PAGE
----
In the late 90s SPARCs did fail. Yes, they were more reliable than commodity x86 boxes, but they failed often enough that it was an issue if you had 100 or so, and search engines hit that level very quickly.

Right, but look at what Google do, their boxes are basically disposable. Why invest in dual-redundant-hotswappable-everything boxes when you just throw the entire thing away if any bit of it breaks, 'cos it's cheaper to replace it than to even try to repair it in-place.

> Right, but look at what Google do, their boxes are basically disposable

We're talking matter of degree.

The claim was that building a search engine out of 90s sparcs meant that you didn't have to worry about things dying.

That claim is not true - reasonable search engines of that era required enough machines that the failure rate of 90s sparcs, while better than x86 of the time, was enough to require folks to handle frequent failures.

It's reasonable to argue that the cost/benefit tradeoff of sparc's extra reliability vs x85 wasn't worth it for those companies, but that's a different argument.

The better abstracts is the reason I use DuckDuckGo at home.

If I just want to know when the next episode of Big Bang Theory is out or what the weather is today I rarely need to even click on a result. For more obscure technical searches at work, Google still finds more answers.

But remember - the barrier to change for a search engine's customers is very very low

With the new DuckDuckHack project as well it does make it a lot easier for very quick 'cheap' results. More complex queries I do seem to find myself !g'ing them. Getting better though, improved over the last 3 months I've been using it.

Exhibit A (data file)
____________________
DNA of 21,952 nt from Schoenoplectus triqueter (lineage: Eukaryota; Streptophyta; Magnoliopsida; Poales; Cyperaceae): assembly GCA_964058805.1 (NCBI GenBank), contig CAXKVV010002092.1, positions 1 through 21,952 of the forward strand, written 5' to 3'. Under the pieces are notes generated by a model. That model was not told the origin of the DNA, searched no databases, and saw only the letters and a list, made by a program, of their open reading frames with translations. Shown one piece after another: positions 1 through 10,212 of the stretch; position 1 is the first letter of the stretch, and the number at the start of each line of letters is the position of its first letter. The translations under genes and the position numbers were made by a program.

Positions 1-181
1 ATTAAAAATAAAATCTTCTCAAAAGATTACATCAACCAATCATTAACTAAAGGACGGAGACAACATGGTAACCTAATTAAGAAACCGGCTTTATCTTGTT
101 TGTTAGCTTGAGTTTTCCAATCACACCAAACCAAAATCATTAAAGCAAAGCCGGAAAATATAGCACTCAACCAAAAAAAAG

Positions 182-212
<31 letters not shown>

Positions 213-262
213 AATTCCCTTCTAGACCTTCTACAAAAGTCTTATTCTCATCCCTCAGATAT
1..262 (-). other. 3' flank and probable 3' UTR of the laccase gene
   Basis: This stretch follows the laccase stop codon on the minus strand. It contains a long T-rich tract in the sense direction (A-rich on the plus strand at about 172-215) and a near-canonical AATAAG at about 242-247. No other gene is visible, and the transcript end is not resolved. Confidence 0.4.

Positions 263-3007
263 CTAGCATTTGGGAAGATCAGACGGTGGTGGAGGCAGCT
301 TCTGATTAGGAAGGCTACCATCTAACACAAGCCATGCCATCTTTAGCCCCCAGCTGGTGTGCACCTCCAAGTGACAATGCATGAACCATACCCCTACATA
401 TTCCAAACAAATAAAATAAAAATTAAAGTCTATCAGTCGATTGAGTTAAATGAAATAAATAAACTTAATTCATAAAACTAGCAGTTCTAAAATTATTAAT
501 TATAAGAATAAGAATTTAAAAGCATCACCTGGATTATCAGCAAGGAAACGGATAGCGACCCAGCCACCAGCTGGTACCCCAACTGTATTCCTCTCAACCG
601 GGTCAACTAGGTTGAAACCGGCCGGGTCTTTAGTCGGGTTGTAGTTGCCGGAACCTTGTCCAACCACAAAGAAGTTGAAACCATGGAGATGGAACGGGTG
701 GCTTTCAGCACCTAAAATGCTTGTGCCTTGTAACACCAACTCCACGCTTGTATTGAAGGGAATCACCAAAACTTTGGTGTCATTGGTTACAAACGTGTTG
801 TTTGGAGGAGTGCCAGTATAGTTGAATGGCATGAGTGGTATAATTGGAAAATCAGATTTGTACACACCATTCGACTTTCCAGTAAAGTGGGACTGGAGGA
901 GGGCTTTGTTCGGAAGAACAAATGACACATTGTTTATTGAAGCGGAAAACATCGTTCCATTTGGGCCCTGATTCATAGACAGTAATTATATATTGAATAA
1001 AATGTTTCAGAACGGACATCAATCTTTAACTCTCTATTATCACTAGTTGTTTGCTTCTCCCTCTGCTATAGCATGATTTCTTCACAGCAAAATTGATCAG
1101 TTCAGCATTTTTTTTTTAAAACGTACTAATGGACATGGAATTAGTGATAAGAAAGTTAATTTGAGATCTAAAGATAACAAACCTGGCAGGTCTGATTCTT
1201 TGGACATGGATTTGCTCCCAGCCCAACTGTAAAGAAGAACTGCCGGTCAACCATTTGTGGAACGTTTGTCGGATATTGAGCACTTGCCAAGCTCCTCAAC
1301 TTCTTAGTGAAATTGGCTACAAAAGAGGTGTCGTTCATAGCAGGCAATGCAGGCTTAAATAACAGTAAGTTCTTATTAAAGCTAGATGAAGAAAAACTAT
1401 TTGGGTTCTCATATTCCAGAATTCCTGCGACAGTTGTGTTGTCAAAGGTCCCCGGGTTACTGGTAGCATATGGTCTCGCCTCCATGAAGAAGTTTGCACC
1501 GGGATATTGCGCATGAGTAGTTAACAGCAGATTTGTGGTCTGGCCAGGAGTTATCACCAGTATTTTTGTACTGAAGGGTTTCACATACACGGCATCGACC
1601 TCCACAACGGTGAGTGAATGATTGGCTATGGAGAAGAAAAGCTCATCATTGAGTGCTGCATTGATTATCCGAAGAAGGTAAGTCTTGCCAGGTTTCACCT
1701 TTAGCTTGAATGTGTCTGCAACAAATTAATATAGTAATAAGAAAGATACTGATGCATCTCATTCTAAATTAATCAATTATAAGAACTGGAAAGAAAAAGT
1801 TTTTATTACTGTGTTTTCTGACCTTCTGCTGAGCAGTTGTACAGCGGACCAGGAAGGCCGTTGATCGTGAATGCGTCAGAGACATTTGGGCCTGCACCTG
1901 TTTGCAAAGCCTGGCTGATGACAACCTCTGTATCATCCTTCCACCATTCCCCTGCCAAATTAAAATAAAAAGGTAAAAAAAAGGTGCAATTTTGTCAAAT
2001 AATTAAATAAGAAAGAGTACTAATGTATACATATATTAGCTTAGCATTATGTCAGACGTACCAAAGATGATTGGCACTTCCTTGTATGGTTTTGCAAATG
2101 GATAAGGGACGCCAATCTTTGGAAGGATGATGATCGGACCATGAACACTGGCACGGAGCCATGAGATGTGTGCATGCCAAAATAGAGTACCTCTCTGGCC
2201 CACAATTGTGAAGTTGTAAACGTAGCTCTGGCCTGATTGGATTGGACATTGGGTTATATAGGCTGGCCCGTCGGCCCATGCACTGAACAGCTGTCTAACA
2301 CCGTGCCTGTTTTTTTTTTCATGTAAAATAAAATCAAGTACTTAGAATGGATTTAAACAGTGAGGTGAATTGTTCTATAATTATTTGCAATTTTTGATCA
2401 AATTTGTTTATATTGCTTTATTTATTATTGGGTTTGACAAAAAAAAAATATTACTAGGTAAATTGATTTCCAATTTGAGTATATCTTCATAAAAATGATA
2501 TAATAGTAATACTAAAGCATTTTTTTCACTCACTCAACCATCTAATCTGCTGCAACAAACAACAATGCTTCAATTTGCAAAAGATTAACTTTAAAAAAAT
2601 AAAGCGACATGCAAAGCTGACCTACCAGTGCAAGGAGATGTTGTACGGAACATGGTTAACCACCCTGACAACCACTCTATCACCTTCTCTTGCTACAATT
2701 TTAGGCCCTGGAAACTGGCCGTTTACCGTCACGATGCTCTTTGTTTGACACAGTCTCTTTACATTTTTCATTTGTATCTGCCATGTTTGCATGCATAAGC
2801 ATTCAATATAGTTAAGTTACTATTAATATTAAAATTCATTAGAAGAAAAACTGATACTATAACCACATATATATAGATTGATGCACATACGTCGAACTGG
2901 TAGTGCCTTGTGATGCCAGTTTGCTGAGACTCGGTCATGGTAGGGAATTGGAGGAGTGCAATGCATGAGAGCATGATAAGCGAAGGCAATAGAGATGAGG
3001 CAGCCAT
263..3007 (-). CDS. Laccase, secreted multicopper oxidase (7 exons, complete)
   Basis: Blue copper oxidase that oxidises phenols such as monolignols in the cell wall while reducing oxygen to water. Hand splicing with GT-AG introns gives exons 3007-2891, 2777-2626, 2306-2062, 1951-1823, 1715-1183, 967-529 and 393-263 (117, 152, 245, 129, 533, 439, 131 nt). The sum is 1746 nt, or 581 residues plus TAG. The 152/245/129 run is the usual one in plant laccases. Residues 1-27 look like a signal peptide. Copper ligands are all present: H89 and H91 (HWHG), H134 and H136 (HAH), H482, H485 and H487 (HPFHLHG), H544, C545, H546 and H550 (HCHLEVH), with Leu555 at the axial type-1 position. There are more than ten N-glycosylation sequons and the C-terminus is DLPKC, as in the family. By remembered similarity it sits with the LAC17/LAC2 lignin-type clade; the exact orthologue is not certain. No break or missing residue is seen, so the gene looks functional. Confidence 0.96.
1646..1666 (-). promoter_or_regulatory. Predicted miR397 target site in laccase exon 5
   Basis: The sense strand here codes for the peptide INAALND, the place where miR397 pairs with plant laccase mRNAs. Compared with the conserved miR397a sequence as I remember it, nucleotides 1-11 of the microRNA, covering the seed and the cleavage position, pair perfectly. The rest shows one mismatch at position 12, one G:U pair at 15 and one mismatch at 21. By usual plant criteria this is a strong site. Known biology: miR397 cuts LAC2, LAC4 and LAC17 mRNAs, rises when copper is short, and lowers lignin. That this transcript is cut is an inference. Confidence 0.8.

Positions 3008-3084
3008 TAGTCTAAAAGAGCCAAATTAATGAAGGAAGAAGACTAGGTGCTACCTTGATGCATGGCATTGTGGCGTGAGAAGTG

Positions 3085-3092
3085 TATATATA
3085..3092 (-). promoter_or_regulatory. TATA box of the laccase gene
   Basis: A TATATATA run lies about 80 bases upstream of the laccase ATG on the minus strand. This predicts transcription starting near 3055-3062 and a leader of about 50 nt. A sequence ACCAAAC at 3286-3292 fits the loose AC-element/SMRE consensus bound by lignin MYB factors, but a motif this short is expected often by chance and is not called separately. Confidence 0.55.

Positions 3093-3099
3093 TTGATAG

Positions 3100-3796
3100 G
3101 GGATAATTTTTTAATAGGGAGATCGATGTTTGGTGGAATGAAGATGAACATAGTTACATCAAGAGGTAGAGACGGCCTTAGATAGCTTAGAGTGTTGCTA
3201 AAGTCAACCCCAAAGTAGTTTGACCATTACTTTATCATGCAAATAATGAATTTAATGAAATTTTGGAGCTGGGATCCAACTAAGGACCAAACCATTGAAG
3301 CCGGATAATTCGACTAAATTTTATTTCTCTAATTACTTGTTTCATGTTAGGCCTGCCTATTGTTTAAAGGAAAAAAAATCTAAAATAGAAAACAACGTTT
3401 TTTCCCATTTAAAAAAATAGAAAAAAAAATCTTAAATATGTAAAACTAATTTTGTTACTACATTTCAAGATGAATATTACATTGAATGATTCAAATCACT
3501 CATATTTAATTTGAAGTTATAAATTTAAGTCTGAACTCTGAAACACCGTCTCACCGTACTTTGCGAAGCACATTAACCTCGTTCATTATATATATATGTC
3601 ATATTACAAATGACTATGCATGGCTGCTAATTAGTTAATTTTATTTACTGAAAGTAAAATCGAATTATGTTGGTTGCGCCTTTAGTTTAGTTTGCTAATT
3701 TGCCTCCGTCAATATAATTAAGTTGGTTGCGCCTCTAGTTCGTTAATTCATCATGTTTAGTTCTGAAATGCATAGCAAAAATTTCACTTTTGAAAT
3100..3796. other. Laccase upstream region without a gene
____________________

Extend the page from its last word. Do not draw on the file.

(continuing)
What search query tells you about the next scheduled episode of a TV show?

Well, color me amazed. I always just went to Wikipedia's "List of <name> episodes" page, but this will save me a lot of time. Thanks!

Weird - I was totally blind to the top box - I ignored it because it was too banner like and kept scanning the results.

Note to DDG - put the cool useful bit Under the place we all expect ads to be.

I miss very often the top box too. I have learned the relevancy of this top box, but I still miss it very often. My eyes usually go right to the link with "Official site" tag. I've heard the effect is called banner blindness.

However I use adblock on every browser. Therefore I have less training than others to ignore ads. When I see one, it just hit me stronger (it's a side effect of adblock).

Pretty depressing. At least on Google there is a top-10 result for the actual big bang theory, instead of irrelevant pop culture garbage.

I think most people refer to the beginning of the universe simply as the "big bang", which produces the results you'd expect.

(Whatever you do, don't search for The Postal Service.)